1. When ready to serve, remove the sides from the tart pan and place the tart on a serving board or platter. Without tilting or shaking the can, remove the coconut cream from the refrigerator and carefully open. Scoop the hardened cream into the bowl of a stand mixer fitted with the whip attachment (or into a large bowl with an electric beater), leaving behind and discarding the clear liquid. Whip on high speed until fluffy and mounded like softly whipped cream, then beat in the maple syrup and vanilla to incorporate.
  2. Spread the coconut cream over the chilled tart and sprinkle with the chocolate shavings and pomegranate, if using. Optionally chill again to firm the cream, half an hour or up to 1 day. To serve, use a large, sharp chef’s knife dipped in hot water and wiped clean between cuts to cut the tart into slices or wedges and serve. The tart will keep, refrigerated airtight, for up to several days.

No-Bake Chocolate Cream Tart {vegan, gluten-free, grain-free, refined sugar-free}

28 thoughts on “No-Bake Chocolate Cream Tart {vegan, gluten-free, grain-free, refined sugar-free}”

  1. I love everything about this recipe! Please save me a piece ;) Also, the Bojon7 is brilliant. Do what works for you otherwise there’s guilt, restriction, and stress involved. Every “diet” should include decadent chocolate tarts like this one made with delicious whole food ingredients!

  2. Hi Alanna,
    I really enjoyed your post. Recently I have started replacing refined sugar with honey, maple syrup and coconut sugar for everything I make. I am not an experienced baker so sometimes I run into questions, but I bake everything from scratch and so far its worked out rather well. I also incorporate up to half of whole wheat flour for every all purpose flour recipe.

    I have a question about the ground chia seeds in this recipe. Did you purchase them already finely ground? Also, if I can’t find the white chia seeds, would I be able to use ground flax seed instead?
    I am looking forward to trying this recipe. I’ve made quite a few of your recipes and they always turn out fantastic. I really appreciate all of the details you include!

    Thanks,
    Tara

    1. Hi Tara, Aw, thanks so much for reading! Kudos to you on your unrefined sweetener journey. :) I’m so glad you hear that you’re enjoying my recipes! Which ones have you tried?

      I buy whole chia seeds and grind them in a coffee grinder. I think flax would work as a substitute since they have similar gelling properties! I’ll add a few notes into the recipe to clarify. :)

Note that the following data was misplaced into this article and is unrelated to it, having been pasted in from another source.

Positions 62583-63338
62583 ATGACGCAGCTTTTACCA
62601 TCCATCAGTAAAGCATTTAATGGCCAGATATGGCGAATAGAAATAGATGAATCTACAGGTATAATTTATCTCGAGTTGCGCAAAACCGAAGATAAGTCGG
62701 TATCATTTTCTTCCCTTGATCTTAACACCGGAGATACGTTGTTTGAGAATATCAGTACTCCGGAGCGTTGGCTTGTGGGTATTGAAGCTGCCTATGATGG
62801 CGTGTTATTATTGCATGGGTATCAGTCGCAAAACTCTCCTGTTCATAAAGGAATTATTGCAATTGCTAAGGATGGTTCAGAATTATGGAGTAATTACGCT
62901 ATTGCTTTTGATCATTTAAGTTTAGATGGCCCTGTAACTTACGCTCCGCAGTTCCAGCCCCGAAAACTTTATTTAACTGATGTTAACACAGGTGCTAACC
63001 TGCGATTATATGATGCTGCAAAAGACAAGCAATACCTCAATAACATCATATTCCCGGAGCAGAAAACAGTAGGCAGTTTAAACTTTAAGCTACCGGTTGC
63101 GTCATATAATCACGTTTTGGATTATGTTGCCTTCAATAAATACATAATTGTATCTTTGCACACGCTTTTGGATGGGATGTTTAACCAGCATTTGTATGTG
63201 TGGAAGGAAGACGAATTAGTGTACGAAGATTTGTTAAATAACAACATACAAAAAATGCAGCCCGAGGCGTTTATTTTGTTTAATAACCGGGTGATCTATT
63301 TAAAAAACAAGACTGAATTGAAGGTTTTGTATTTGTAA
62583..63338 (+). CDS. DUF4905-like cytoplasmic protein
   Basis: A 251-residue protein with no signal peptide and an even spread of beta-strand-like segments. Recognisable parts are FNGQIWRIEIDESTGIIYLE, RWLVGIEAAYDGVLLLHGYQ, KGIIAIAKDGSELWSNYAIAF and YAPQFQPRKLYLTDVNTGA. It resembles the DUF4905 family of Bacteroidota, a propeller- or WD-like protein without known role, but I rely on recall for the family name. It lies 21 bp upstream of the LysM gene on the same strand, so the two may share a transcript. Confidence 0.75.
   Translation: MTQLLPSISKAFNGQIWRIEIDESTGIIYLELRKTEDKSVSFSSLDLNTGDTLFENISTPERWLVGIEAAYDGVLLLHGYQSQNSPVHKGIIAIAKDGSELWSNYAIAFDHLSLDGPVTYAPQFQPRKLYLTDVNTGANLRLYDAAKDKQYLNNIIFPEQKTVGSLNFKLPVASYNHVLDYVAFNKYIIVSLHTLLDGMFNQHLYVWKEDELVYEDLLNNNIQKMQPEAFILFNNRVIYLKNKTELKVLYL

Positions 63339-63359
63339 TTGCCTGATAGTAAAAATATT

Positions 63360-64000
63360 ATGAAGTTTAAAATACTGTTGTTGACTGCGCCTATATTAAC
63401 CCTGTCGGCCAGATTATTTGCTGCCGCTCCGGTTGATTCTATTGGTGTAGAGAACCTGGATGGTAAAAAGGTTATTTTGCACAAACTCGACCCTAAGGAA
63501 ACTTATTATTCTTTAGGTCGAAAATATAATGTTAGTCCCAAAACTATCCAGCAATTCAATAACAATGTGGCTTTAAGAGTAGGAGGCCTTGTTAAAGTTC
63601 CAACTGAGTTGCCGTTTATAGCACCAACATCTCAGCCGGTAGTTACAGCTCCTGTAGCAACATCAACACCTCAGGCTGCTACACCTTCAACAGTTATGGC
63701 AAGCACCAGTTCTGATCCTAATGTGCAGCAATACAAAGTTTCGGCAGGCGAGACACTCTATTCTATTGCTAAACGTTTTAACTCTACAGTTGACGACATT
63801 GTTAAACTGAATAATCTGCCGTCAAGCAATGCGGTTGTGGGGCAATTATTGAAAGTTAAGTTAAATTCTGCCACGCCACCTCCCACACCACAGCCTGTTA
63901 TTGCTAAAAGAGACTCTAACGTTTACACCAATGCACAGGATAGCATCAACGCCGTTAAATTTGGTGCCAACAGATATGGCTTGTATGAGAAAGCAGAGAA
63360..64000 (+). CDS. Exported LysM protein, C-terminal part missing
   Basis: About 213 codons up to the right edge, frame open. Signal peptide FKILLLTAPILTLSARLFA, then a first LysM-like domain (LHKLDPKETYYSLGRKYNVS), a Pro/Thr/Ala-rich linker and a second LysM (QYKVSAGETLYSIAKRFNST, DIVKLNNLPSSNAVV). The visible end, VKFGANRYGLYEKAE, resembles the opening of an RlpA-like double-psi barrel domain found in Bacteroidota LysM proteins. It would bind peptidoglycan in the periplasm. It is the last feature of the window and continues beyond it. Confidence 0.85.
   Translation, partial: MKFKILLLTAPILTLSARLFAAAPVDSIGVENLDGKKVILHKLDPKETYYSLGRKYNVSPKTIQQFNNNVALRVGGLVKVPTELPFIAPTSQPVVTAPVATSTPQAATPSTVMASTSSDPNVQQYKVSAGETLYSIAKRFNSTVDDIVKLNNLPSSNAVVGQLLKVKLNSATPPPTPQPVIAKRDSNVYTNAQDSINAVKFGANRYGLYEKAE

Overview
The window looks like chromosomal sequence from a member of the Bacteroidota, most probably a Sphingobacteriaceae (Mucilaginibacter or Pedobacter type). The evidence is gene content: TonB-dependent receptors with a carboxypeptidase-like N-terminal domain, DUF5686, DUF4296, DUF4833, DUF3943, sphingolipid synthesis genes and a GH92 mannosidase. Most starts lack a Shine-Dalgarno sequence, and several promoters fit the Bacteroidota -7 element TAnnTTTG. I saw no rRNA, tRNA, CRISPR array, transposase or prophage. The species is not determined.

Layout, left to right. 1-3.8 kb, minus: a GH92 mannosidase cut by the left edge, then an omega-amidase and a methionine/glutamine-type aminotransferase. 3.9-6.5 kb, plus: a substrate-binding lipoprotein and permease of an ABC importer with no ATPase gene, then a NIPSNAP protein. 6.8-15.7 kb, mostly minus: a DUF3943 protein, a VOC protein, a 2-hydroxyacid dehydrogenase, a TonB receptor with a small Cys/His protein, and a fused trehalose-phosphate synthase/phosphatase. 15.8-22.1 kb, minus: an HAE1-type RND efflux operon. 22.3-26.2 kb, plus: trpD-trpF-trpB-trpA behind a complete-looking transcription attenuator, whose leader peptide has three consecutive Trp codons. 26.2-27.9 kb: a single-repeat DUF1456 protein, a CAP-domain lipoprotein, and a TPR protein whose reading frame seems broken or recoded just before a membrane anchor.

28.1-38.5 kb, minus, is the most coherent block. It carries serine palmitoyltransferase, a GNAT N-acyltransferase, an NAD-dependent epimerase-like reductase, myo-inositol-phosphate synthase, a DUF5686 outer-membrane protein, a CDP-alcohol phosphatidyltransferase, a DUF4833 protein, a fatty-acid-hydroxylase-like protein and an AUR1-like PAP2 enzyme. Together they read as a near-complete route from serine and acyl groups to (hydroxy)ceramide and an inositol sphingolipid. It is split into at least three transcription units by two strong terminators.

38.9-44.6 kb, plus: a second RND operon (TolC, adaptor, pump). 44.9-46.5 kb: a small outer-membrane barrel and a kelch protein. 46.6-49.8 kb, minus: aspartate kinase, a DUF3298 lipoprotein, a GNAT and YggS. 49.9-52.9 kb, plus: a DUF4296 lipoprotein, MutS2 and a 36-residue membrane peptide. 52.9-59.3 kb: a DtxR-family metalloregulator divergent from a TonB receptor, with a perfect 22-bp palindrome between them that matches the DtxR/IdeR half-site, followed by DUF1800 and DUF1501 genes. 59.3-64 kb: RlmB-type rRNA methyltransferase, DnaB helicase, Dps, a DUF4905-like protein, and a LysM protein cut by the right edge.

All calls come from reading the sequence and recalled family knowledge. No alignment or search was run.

1. okay, wonderful! I think I will try substituting the ground flaxseed since I have quite a bit of it. I was looking through some of the recipes of yours that I’ve tried, and the list would be too long to type out but I’ve tried over a dozen of them! I’ve tried about four or five of your pumpkin recipes, the vegan chocolate cheesecakes, the “chocolate things” (I’ve made them more than once =), and the list goes on. I am going to try the butterscotch pudding recipe soon, and I have a few others in mind that I’m looking forward to trying! Thank you for posting such great recipes. I hope to read your book someday as well.
        Thanks,
        Tara

        1. Perfect! Aw, thank you so much for trying my recipes – that gives me the legit warm fuzzies. :) Please let me know how the tart turns out or if any questions come up!

    1. Great questions! Black tea contains more caffeine than green tea, and caffeine has been linked to inflammation of the joints. Green tea also contains more antioxidants than black tea, so it’s perhaps a bit healthier. However, I don’t think a cup of tea everyday is a huge deal, I just realized I was drinking it on autopilot everyday rather than asking myself if I needed it, so I decided to lay off for a week.

      With grains, here’s an excerpt from Andrew Weil that explains:
      “In people who do not have celiac disease, grains do not cause inflammation or damage the gut – if they are consumed in whole or cracked form. But when grains are milled into flour, the starch they contain becomes a high-glycemic-load food. That means it rapidly converts to glucose, causing rapid rises in blood sugar that promote the formation of AGEs – advanced glycation end products, and these combinations of sugars and protein are pro-inflammatory. That’s why my anti-inflammatory diet includes moderate portions of whole or cracked grains but minimizes consumption of products made with flour.”

  3. Everything about this tart is simply amazing! It looks so heavenly! And I’m with you on the diets… chronic dieting left me with such a terrible relationship with food. I’m all for moderation!

  4. My approach to foods has always been enjoy it in moderation. But, like you, I was dipping into the desserts too much over the holidays and I seem to have developed a habit of eating them. I like your approach to modifying your habits with Bojon7. It’s nice to know that a baker can change it up and I am going to try to follow your lead. Thank you!
    Gorgeous tart!

  5. This sounds amazing! I’m not able to eat coconut right now — can I substitute olive oil for the coconut oil in the recipe? Or…any other ideas?

    1. I don’t think olive oil would work since it’s liquid at room temperature and has a strong flavor, but you could try palm oil, vegan shortening, or vegan butter?

  6. Brilliant! The tart is absolutely delicious! A treat and a half for anyone with tastebuds and who happens to like chocolate! Easy, easy, easy to make and SOOOOOO worth it. Ending the day with a sliver of this tart is a lovely finale, so well deserved, even if it is Monday. Especially as no guilt involved, since all the ingredients are supportive. Preparing to make it again for Valentine’s Day!
    Thank you for your intelligence and for sharing!
    And btw I think balance is what works, not punishing diets, but enjoying and appreciating in a mindful way.

  7. This dessert was seriously the best. My boyfriend who rolls his eyes at anything vegan or gluten-free loved this, even after I told him it was made mostly from nuts & seeds, coconut and cocoa powder. We’ve been eating this for days to top off our dinners and it’s the bomb.

    Thanks for creating such an amazing recipe! Love it.

  8. Hi! This looks wonderful but I was wondering if you could substitute the cashews for sunflower seeds? I’m allergic to nuts.
    Kind regards, Elin